Princeton to pay $18 million following suit over property-tax exemptions
Princeton announced Oct. 17 that it made a settlement with local homeowners in Princeton, New Jersey to pay $18 million over the next six years after its property-tax exemption was challenged in a lawsuit, the Chronicle of Higher Education reported. Princeton already voluntarily pays about $3 million a year to the town of Princeton under an agreement made in 2014 that is set to expire in 2020.
The lawsuit was filed by 27 plaintiffs, all of whom are low-income, disabled or retired individuals in the Princeton area, The Wall Street Journal reported. More than half of the payment will be given to an estimated 870 recipients who receive property-tax relief through New Jersey’s homestead benefit program. Each of these individuals will receive about $2,000 over the course of six years, the Journal reported.
The plaintiffs agreed to withdraw the litigation, even though Tax Court Judge Vito Bianco, who was set to hear the case Oct. 17, ruled against a hospital in a “nonprofit tax exemption case that appeared similar to the one filed against” Princeton, the Daily Princetonian reported.
Though Princeton was confident the court would have upheld its property-tax exemption, the university found that the settlement will be a “better expenditure of funds than continuing to incur the considerable costs of litigation,” said Princeton President Christopher Eisgruber in a press release.
Eleven arrested in protest amid Harvard Dining Services strike
Eleven individuals were arrested in Cambridge, Massachusetts Oct. 14 during a protest supporting the Harvard University Dining Services employees’ historic strike. The individuals — labor organizers and HUDS workers — were arrested for blocking traffic while sitting in a circle in Harvard Square as 100 supporters chanted around them. The arrested individuals will be indicted with disorderly conduct and be put up for bail, according to the Cambridge Police Department.
Around 500 HUDS workers began picketing Oct. 5 outside of dining halls on campus after choosing not to negotiate with Harvard officials, the Harvard Crimson reported. The strike was planned in advance, allowing the university to close some of its dining halls, extend hours at others and stockpile food.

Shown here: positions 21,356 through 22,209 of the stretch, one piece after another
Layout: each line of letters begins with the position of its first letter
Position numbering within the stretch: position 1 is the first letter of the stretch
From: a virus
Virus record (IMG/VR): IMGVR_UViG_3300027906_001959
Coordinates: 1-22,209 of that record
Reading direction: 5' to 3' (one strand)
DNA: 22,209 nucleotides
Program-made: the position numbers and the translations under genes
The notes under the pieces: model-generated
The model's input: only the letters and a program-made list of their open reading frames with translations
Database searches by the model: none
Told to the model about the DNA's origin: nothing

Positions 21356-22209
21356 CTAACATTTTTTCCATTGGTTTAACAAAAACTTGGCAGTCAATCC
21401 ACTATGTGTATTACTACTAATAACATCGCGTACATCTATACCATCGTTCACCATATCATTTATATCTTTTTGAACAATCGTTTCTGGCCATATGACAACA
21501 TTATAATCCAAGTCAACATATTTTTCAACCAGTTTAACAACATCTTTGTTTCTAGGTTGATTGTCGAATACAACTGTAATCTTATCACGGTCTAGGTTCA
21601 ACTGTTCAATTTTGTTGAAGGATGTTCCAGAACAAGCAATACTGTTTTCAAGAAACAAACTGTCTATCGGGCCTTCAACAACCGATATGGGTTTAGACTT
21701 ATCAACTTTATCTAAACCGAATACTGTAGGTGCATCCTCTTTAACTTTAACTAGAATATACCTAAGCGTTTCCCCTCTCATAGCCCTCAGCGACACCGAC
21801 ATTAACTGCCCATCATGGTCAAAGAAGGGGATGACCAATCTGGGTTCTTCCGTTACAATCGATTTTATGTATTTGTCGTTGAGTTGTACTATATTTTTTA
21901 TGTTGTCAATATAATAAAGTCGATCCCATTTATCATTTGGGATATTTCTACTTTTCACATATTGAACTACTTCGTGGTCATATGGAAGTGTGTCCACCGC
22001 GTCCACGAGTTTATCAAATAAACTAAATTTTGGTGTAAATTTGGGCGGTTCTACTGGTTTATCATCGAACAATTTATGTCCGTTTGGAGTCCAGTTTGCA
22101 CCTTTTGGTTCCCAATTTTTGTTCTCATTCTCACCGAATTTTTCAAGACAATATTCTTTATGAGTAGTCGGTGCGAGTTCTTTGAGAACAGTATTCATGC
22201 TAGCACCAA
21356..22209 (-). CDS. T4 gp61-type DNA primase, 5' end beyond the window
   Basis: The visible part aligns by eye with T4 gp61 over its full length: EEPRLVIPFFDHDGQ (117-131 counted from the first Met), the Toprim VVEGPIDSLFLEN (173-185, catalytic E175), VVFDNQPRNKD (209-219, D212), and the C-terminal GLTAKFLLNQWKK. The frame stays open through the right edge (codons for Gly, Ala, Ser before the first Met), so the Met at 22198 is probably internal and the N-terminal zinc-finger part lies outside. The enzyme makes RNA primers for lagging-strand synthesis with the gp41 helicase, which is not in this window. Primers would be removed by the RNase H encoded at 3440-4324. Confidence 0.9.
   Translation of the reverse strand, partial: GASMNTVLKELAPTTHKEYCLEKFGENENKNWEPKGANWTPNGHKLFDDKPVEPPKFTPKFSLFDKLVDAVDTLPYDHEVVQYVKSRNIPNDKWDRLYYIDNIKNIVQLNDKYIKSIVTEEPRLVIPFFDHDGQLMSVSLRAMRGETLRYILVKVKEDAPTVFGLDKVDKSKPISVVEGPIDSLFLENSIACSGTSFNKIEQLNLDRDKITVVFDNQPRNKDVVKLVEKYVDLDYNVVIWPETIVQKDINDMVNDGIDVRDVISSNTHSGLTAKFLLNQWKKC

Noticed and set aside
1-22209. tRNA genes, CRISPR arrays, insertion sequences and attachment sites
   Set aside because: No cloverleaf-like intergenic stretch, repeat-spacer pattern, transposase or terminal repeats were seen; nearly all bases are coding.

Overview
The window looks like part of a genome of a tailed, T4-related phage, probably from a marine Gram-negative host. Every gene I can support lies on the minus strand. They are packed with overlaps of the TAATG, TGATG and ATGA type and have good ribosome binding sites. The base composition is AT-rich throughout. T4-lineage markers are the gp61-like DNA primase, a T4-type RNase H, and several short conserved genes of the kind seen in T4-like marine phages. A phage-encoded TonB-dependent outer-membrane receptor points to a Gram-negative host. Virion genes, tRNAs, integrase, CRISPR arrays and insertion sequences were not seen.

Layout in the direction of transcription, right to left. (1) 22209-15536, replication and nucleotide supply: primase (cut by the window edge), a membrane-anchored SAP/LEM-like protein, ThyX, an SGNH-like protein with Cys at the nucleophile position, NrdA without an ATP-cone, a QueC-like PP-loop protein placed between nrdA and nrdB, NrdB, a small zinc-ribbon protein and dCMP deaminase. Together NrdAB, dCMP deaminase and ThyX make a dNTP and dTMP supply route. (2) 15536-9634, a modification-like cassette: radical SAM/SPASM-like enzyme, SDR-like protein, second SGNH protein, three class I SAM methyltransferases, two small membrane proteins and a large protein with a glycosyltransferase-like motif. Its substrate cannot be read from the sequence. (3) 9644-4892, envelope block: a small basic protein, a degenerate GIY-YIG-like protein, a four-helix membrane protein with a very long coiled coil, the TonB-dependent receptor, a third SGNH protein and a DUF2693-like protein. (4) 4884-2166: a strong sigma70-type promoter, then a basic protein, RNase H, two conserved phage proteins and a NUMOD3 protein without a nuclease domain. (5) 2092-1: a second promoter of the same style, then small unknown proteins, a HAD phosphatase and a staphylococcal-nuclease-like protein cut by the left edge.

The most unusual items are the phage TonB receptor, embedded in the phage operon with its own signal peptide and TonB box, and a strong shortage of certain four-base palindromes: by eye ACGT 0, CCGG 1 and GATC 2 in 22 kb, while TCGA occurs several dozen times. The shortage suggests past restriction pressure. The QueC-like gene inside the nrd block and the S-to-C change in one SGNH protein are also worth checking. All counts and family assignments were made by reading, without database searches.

Brian Lang, president of the Boston-based labor union that represents HUDS workers, told the Crimson that the strike marks the first time HUDS employees have walked out during an academic year. Along with a minimum $35,000 salary for each employee, the HUDS workers are also asking for year-round work and a freeze on health costs.
Rakesh Khurana, the dean of Harvard College, encouraged students to participate in respectful dialogue while the HUDS workers strike and emphasized Harvard’s priority of the “health and well-being” of its students in an email to Harvard undergraduates, the Crimson reported.
Group leaks two videos of vandalism on Santa Clara University’s campus
Santa Clara University is investigating two instances of vandalism that occurred within the past month — both of which were caught on tapes leaked by a group identifying itself as “SCUWatch.”
The first incident involved the vandalism of an art installation dedicated to the second anniversary of the Ayotzinapa mass kidnapping where 43 students went missing in Iguala, Mexico in 2014. Two students kicked down figures that represented the 43 missing students Sept. 23, the Santa Clara reported. Video evidence of the incident was leaked by SCUWatch Oct. 12. Santa Clara is investigating the vandalism, though it is unclear if any students have been named responsible.
The second act of vandalism occurred Oct. 8 and involved two students who drew a swastika in blood on a poster advocating LGBTQ rights in an elevator. The University has identified the students who are responsible for the vandalism and will investigate the situation, NBC Bay Area reported.